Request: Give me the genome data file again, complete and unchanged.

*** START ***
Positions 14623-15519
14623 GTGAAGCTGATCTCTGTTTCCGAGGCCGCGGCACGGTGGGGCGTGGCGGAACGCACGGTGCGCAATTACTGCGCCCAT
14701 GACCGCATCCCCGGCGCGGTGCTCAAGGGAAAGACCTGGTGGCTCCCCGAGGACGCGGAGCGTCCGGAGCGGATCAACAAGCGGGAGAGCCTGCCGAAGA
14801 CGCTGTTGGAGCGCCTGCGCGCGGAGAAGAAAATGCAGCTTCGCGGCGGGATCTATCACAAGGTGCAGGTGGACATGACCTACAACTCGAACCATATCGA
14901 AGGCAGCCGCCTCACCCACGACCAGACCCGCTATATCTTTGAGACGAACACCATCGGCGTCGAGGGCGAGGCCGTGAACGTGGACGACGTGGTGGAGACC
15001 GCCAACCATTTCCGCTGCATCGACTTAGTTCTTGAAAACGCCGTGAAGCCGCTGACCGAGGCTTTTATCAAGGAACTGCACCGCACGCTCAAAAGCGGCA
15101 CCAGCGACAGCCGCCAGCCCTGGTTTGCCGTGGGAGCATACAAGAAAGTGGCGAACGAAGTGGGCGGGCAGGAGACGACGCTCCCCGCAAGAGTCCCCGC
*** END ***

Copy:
Positions 14623-15519
14623 GTGAAGCTGATCTCTGTTTCCGAGGCCGCGGCACGGTGGGGCGTGGCGGAACGCACGGTGCGCAATTACTGCGCCCAT
14701 GACCGCATCCCCGGCGCGGTGCTCAAGGGAAAGACCTGGTGGCTCCCCGAGGACGCGGAGCGTCCGGAGCGGATCAACAAGCGGGAGAGCCTGCCGAAGA
14801 CGCTGTTGGAGCGCCTGCGCGCGGAGAAGAAAATGCAGCTTCGCGGCGGGATCTATCACAAGGTGCAGGTGGACATGACCTACAACTCGAACCATATCGA
14901 AGGCAGCCGCCTCACCCACGACCAGACCCGCTATATCTTTGAGACGAACACCATCGGCGTCGAGGGCGAGGCCGTGAACGTGGACGACGTGGTGGAGACC
15001 GCCAACCATTTCCGCTGCATCGACTTAGTTCTTGAAAACGCCGTGAAGCCGCTGACCGAGGCTTTTATCAAGGAACTGCACCGCACGCTCAAAAGCGGCA
15101 CCAGCGACAGCCGCCAGCCCTGGTTTGCCGTGGGAGCATACAAGAAAGTGGCGAACGAAGTGGGCGGGCAGGAGACGACGCTCCCCGCAAGAGTCCCCGC